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Power chords - determining key?

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tabmow
(@tabmow)
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Joined: 19 years ago
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With power chords, how does one determine the key? I've read a little bit, and know that an E5 is formed of E & B notes, but how does that help with determining the key?

For example, looking at a Green Day song, I see intro: "E5 B5 C#5 G#5 A5 E5 B5", and then verses are pretty much "A5 B5 E5", and chorus "E D C#5 A B", but who knows this tab i found could be totally wrong. But as an example, can the key be determined from that?

Thanks!


   
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Fretsource
(@fretsource)
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Joined: 16 years ago
Posts: 973
 

With power chords, how does one determine the key? I've read a little bit, and know that an E5 is formed of E & B notes, but how does that help with determining the key?

For example, looking at a Green Day song, I see intro: "E5 B5 C#5 G#5 A5 E5 B5", and then verses are pretty much "A5 B5 E5", and chorus "E D C#5 A B", but who knows this tab i found could be totally wrong. But as an example, can the key be determined from that?

Thanks!

Without hearing which chord is the key centre, we have to deduce the most likely key, not only from the chords contained in the song but also from the order in which they occur.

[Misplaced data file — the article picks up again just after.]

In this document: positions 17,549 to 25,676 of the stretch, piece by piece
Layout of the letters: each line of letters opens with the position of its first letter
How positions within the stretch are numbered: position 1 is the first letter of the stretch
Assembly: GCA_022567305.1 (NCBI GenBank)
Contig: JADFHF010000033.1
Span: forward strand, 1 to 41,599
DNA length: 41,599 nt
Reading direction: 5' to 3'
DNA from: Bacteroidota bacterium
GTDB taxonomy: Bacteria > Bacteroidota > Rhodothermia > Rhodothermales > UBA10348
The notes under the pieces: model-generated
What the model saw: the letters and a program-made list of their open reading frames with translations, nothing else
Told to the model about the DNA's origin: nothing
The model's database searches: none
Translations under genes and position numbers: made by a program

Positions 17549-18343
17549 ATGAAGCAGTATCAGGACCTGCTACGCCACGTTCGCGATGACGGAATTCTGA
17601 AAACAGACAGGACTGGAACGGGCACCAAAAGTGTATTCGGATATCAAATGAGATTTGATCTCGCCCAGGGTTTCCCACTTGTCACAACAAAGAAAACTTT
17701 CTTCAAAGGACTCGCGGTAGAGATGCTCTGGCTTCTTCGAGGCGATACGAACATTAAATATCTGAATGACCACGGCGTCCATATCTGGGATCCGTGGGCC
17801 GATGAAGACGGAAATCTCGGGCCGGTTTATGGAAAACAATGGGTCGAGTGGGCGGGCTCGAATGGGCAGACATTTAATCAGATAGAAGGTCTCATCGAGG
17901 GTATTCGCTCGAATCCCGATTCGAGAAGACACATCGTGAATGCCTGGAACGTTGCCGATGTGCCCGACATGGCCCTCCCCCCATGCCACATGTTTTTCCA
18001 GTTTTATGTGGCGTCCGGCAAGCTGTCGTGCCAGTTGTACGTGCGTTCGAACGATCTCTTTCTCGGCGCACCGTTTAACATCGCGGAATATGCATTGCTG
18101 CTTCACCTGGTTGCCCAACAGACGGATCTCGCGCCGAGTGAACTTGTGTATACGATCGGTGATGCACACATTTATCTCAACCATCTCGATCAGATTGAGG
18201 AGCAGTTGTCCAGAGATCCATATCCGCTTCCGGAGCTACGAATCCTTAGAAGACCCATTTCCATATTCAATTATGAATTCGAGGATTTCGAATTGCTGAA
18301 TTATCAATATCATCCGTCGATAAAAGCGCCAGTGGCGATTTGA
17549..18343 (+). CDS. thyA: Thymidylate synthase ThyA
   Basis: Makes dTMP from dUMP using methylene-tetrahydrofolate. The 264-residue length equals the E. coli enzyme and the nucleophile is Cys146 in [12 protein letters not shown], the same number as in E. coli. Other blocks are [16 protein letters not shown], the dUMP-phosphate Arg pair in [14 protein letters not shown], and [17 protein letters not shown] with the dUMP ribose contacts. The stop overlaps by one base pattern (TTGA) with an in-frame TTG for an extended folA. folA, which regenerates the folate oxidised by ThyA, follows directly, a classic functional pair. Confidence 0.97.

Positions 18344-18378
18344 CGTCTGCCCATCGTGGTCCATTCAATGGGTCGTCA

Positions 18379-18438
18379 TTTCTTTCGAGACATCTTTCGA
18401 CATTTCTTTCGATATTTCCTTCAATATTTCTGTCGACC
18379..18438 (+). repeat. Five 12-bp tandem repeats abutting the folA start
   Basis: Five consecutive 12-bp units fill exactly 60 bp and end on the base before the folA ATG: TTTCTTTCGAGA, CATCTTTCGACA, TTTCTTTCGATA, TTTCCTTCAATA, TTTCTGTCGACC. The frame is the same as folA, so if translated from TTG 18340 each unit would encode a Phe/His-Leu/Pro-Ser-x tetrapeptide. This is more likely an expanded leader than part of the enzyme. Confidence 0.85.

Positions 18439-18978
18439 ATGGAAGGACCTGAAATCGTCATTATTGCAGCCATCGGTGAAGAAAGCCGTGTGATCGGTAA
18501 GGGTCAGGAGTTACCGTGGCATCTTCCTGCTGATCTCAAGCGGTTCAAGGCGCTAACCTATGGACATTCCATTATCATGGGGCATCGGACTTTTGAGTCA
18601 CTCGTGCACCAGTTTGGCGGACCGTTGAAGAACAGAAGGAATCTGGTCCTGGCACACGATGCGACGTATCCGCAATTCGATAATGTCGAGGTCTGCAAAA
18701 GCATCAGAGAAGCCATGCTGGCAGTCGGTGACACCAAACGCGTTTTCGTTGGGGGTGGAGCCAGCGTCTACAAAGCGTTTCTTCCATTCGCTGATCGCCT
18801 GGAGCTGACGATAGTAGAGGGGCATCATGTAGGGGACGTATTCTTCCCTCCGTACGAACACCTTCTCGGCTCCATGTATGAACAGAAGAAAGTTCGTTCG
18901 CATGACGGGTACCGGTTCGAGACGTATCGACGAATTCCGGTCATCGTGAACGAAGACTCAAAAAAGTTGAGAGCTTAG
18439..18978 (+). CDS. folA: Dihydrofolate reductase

The chords themselves indicate the key of A major as they all naturally occur in that key. However, the order of the chords is such that the key of E major is more likely to be the true key. The song has got one chord foreign to the key of E, which is D major but that could indicate a modal harmony (mixolydian mode) which is not uncommon in rock songs. Instead of the chords being derived from the E major scale (E F# G# A B C# D#) they are derived from E mixolydian mode (E F# G# A B C# D) - This doesn't affect the tonal centre or key.

Listening to the last chord of any song is one of the strongest indicators of a song's key, however that doesn't seem to apply in this case if the last chord is B - unless you feel that the B naturally wants to lead back to E but fades out instead.

Edit - I just noticed the last chord is B major, not B5. B major occurs in the key of E but, unlike B5 doesn't occur in the key of A, which provides more evidence that the key of the song is E major. It would also mean that the chord, D major is better interpreted as having been borrowed from the parallel minor key E minor, rather than indicating the mixolydian mode.


   
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